Resetting the root password on a Solaris server

I had to use the following step to reset a the root password on a Solaris system the other day. You will need physical access to the system to use these steps.

  1. Press Stop-A on the console or Ctrl-] and send brk from a remote console connection to access the Open Boot PROM (OBP).
    NOTE : If you are using TeraTerm-Pro, you send a break from the menu.
  2. Insert a bootable Solaris CD/DVD and boot into single-user mode with boot cdrom -s
    If a JumpStart boot server is located on the system’s subnet, and the system was properly configured for JumpStart, you may instead boot over the network into single-user mode with boot net -s
  3. Make a mount point within the /tmp file system by typing mkdir /tmp/mnt
  4. Mount the root partition of your boot disk in /tmp/mnt
    e.g. #> mount /dev/dsk/c0t0d0s0 /tmp/mnt

    NOTE : To check the device name use the format command.

  5. Edit /etc/shadow with TERM=vt100 vi /tmp/mnt/etc/shadow
  6. Remove the encrypted part of the root password (the second field; fields are separated by colons), save, and exit.
  7. Unmount the file system with umount /tmp/mnt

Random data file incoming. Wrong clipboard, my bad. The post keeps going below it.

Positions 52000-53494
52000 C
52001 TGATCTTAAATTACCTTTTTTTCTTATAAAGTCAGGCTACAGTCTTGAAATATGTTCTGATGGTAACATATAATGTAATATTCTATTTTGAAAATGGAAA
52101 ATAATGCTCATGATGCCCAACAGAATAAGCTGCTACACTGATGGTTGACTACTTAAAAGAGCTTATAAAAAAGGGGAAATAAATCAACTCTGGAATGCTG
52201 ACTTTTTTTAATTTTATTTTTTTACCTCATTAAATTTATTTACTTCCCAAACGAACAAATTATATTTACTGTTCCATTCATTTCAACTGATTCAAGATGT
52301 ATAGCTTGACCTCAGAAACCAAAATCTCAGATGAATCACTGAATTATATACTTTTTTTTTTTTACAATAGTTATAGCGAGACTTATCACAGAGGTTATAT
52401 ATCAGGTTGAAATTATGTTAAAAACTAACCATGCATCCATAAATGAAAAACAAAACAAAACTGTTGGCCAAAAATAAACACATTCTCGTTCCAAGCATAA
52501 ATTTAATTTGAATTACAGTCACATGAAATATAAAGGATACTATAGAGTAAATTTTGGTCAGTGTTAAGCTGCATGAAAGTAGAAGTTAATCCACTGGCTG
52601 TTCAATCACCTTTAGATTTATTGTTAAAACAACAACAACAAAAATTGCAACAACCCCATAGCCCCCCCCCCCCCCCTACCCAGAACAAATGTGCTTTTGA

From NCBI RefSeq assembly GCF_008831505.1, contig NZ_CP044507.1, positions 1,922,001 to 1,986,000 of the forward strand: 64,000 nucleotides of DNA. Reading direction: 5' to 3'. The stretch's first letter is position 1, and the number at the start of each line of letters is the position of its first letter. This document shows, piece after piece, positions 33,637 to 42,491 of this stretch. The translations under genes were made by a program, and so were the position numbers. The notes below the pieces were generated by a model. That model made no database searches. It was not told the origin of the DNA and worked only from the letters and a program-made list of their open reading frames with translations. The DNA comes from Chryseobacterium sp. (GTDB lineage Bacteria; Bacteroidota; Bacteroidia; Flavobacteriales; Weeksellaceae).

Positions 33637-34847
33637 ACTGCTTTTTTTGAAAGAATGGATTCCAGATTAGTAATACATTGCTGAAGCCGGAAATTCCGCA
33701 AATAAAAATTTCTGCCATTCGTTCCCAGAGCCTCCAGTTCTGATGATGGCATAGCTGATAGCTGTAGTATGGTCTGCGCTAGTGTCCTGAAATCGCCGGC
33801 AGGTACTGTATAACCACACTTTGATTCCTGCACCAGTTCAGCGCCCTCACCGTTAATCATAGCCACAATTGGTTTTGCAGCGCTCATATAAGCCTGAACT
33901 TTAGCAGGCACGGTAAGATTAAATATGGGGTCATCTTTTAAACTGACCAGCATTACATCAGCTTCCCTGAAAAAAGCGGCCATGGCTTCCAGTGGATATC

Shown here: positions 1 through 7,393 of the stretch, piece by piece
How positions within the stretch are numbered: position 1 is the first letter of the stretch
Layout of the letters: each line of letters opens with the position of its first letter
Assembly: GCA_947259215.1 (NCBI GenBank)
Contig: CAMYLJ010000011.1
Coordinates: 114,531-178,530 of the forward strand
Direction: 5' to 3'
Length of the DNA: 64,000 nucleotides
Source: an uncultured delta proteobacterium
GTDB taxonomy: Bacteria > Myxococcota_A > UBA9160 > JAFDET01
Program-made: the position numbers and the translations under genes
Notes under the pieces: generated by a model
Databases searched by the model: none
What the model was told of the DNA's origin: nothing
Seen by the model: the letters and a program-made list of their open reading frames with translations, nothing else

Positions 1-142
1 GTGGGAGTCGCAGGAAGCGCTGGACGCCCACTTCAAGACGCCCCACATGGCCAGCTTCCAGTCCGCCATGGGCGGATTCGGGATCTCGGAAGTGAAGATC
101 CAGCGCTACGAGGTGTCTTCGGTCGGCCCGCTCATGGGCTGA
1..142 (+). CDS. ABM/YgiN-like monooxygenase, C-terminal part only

8. Reboot the system and assign a new password at a shell prompt with the passwd command.

If you are unable to run vi above, you can edit /etc/shadow using the ed editor.

# ed /tmp/mnt/etc/shadow
s/:………….:/::/ (Note: there are 13 dots in the second field)

Resetting the OMS password

by Richard Parmiter
by Richard Parmiter

We’ve had an Oracle Manage Server (OMS) running here at work for some time now. I think it was setup by a DBA who worked here years ago. The previous DBA didn’t use it so when I came to the job he told me to just login locally to OEM and not worry about using it.

I had some spare time the other day and thought I would have a look into what it could do. One of the first problems I ran into though was that I had to reset my password. Of course I didn’t have the admin password, and the last DBA doesn’t work here any more. So I had to find out how to reset the sysman password.

Read More »